On Thursday, the House Select Committee investigating the January 6 attack on the Capitol will reveal new evidence about Donald Trump’s last-ditch effort to pressure his vice-president, Mike Pence, to reject the electoral count, an act without historical precedent that the committee says “directly contributed” to the violent insurgency.

The panel will attempt to demonstrate how an increasingly desperate Trump became fixated on a theory devised by conservative law professor John Eastman that Pence, as Senate president, could reject congressional certification of Joe Biden’s victory in the 2020 presidential election. The vice-president does not have this authority.

The panel will argue that Trump’s embrace of this scheme – as well as his public and private pressure campaign on Pence – put the then-vice president’s life in jeopardy during the hours-long siege of Congress. It will also try to demonstrate that there is a “ongoing threat” to democracy from those who believe the 2020 election was rigged.

The panel will hear from one witness, Greg Jacob, who served as counsel to Pence when he was vice president, that Eastman’s plot to overturn the 2020 election results was illegal from the start. Despite its eventual failure, Jacob will warn that it jeopardized the American democratic experiment.

“When our elected and appointed leaders break, twist, and fail to enforce our laws in order to achieve partisan ends or to achieve frustrated policy objectives they consider existentially important, they are breaking America,” he will say in his opening remarks, which the New York Times published ahead of the hearing. “We should not pretend to be surprised when our citizens hold the law and the Constitution in the same regard that our leaders do.”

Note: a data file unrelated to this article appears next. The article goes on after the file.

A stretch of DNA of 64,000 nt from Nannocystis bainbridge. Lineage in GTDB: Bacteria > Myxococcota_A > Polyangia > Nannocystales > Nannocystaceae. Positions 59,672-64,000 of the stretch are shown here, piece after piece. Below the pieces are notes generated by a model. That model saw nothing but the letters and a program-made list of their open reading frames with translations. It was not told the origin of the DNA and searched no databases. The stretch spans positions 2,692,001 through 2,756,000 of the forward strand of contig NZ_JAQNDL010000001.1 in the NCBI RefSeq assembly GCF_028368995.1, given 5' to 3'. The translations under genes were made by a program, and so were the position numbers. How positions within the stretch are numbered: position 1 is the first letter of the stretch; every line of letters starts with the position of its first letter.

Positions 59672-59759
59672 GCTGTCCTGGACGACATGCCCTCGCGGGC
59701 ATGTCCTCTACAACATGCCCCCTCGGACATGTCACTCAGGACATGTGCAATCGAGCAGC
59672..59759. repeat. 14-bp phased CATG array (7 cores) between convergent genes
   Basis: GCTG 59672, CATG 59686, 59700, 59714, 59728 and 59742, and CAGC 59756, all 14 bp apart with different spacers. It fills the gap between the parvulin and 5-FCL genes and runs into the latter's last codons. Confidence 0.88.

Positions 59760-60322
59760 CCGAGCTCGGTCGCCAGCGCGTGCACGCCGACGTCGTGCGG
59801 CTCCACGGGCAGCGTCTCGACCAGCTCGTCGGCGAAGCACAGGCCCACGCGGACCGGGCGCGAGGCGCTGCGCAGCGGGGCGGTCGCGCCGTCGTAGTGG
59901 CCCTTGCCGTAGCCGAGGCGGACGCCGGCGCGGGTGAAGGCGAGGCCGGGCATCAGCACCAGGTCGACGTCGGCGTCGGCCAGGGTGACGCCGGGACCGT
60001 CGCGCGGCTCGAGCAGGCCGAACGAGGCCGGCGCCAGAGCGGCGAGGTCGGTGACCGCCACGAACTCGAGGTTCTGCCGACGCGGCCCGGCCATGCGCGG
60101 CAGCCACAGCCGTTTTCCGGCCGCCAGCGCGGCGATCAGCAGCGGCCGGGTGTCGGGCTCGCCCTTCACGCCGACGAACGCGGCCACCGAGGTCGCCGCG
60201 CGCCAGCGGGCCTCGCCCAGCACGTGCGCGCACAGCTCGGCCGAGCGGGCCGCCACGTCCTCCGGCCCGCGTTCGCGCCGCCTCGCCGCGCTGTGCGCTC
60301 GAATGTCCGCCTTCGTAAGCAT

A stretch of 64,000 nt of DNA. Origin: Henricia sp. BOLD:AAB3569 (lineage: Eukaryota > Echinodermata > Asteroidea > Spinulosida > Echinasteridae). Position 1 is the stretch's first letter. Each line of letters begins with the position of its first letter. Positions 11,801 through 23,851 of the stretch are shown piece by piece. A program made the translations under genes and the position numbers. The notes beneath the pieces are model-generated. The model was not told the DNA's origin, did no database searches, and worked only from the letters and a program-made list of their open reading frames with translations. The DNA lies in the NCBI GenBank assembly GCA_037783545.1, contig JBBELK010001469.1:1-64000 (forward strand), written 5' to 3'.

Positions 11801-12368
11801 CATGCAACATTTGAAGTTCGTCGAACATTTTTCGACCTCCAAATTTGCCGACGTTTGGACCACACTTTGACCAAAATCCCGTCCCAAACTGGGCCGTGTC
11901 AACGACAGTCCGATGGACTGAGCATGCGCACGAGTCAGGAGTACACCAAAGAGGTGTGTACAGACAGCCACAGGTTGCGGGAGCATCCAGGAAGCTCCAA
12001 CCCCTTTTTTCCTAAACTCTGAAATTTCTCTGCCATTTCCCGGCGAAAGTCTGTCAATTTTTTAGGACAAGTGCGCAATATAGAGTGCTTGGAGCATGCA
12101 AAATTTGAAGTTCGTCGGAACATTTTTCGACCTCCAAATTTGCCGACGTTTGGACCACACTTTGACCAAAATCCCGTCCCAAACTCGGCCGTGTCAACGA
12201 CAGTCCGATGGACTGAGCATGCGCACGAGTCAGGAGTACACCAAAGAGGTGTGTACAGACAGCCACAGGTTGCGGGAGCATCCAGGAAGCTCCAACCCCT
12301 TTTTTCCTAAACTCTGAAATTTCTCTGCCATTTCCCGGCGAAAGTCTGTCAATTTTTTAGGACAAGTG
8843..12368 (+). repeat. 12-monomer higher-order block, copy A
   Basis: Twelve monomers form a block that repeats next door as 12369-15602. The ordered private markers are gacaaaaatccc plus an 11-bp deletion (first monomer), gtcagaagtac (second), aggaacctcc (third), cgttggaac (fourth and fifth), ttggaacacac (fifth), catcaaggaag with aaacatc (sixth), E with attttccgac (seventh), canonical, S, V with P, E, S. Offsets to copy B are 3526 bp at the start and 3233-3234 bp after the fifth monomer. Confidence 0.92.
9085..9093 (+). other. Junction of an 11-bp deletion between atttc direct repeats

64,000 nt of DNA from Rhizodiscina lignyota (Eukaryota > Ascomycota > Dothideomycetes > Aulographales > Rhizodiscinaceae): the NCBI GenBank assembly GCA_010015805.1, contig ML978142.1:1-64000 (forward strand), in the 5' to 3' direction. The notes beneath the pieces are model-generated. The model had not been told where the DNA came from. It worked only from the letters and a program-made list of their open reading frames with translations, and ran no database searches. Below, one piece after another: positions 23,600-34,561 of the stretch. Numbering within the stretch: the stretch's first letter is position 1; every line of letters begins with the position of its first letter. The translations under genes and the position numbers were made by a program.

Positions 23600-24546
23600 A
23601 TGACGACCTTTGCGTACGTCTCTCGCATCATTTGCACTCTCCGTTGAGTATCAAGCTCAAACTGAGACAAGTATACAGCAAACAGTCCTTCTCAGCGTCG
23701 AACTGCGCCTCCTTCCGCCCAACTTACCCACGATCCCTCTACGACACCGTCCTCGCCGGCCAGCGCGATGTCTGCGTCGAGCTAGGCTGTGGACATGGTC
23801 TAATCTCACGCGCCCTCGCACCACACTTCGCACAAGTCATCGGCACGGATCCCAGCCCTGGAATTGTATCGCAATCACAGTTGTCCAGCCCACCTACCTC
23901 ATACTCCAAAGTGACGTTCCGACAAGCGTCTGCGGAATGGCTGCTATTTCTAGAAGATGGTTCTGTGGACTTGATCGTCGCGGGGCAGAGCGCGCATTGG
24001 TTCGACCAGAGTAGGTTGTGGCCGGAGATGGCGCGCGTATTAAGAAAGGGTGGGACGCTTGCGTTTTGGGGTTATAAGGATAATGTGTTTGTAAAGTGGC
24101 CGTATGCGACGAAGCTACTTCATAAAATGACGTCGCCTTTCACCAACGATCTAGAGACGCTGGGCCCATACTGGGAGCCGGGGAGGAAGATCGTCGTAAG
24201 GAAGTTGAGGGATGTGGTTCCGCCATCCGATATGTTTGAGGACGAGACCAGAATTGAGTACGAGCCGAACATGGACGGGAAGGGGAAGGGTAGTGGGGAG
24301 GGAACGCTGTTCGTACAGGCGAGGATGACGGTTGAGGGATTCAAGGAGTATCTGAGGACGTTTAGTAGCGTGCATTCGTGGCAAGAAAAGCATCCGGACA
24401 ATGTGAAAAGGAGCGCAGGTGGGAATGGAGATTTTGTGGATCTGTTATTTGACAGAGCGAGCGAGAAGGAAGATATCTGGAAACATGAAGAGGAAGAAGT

J Michael Luttig, a retired judge and informal adviser to Vice President Mike Pence, will also testify.

The committee will rely on two witnesses during the two-hour hearing on Thursday, which begins at 1pm ET, to show that Pence’s unwavering loyalty to Trump had a limit – a final request from a president refusing to accept his defeat in an election that recounts, election officials, and courts had determined was free and fair.

Squeezed between a president who refused to accept defeat and a constitution that gave him no such power to change the course of the election, the vice-president chose the constitution, according to those who advised him on Thursday.

In March, a federal judge ruled that Trump and Eastman had committed felonies in their efforts to overturn the 2020 election, including obstructing Congress’ work and conspiring to defraud the American people. The committee teased the hearing by playing a clip of former Trump White House attorney Eric Herschmann testifying that he advised Eastman to “get a great effing criminal defense lawyer – you’re going to need it.”

“What President Trump demanded of Mike Pence wasn’t just wrong; it was illegal and unconstitutional,” Wyoming Republican Congresswoman Liz Cheney, the committee’s vice-chair, said during the committee’s first primetime hearing last week.

The first session, which drew more than 20 million viewers, centered on putting Trump at the center of a sprawling “seven-part” plot to overturn an election that the committee claims he knew he lost. The second hearing examined the origins and spread of Trump’s alleged stolen election.

The hearing will be led by California congressman Pete Aguilar, a Democrat, with former US attorney John Wood, the committee’s senior investigative counsel, questioning witnesses.

Thursday’s hearing is expected to include recorded testimony from Pence’s former chief of staff, Marc Short, as well as new details about the then-vice-threats president’s of violence as an angry mob stormed the Capitol yelling “hang Mike Pence.” Nine deaths have been linked to the attack and its aftermath.

Short told CNN on the eve of the hearing that, despite the imminent danger, Pence was determined to certify the election results that night. “He knew his job was to stay at his post,” Short said.